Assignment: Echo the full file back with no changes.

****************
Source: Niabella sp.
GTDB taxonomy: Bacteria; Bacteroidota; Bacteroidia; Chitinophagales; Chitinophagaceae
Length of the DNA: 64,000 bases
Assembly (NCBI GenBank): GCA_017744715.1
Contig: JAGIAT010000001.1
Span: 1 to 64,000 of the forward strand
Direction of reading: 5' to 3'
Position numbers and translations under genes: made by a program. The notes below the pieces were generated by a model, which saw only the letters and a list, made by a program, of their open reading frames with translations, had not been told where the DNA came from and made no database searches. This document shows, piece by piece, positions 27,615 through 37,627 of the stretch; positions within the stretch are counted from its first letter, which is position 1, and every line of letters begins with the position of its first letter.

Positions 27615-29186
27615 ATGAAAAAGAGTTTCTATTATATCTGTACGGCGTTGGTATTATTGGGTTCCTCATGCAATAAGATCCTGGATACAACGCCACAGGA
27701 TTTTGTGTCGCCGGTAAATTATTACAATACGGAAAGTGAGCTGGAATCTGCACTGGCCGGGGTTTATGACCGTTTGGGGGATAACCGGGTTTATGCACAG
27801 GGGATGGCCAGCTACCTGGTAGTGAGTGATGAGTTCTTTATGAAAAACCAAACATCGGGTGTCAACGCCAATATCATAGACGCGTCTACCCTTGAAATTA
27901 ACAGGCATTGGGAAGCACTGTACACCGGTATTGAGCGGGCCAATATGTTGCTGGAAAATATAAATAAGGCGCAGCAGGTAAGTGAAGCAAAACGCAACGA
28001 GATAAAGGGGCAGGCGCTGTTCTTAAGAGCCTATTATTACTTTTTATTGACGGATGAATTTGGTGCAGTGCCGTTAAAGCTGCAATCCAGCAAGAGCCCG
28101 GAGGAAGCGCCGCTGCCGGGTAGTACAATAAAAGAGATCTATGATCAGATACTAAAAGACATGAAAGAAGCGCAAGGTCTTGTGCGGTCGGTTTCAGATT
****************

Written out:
Source: Niabella sp.
GTDB taxonomy: Bacteria; Bacteroidota; Bacteroidia; Chitinophagales; Chitinophagaceae
Length of the DNA: 64,000 bases
Assembly (NCBI GenBank): GCA_017744715.1
Contig: JAGIAT010000001.1
Span: 1 to 64,000 of the forward strand
Direction of reading: 5' to 3'
Position numbers and translations under genes: made by a program. The notes below the pieces were generated by a model, which saw only the letters and a list, made by a program, of their open reading frames with translations, had not been told where the DNA came from and made no database searches. This document shows, piece by piece, positions 27,615 through 37,627 of the stretch; positions within the stretch are counted from its first letter, which is position 1, and every line of letters begins with the position of its first letter.

Positions 27615-29186
27615 ATGAAAAAGAGTTTCTATTATATCTGTACGGCGTTGGTATTATTGGGTTCCTCATGCAATAAGATCCTGGATACAACGCCACAGGA
27701 TTTTGTGTCGCCGGTAAATTATTACAATACGGAAAGTGAGCTGGAATCTGCACTGGCCGGGGTTTATGACCGTTTGGGGGATAACCGGGTTTATGCACAG
27801 GGGATGGCCAGCTACCTGGTAGTGAGTGATGAGTTCTTTATGAAAAACCAAACATCGGGTGTCAACGCCAATATCATAGACGCGTCTACCCTTGAAATTA
27901 ACAGGCATTGGGAAGCACTGTACACCGGTATTGAGCGGGCCAATATGTTGCTGGAAAATATAAATAAGGCGCAGCAGGTAAGTGAAGCAAAACGCAACGA
28001 GATAAAGGGGCAGGCGCTGTTCTTAAGAGCCTATTATTACTTTTTATTGACGGATGAATTTGGTGCAGTGCCGTTAAAGCTGCAATCCAGCAAGAGCCCG
28101 GAGGAAGCGCCGCTGCCGGGTAGTACAATAAAAGAGATCTATGATCAGATACTAAAAGACATGAAAGAAGCGCAAGGTCTTGTGCGGTCGGTTTCAGATT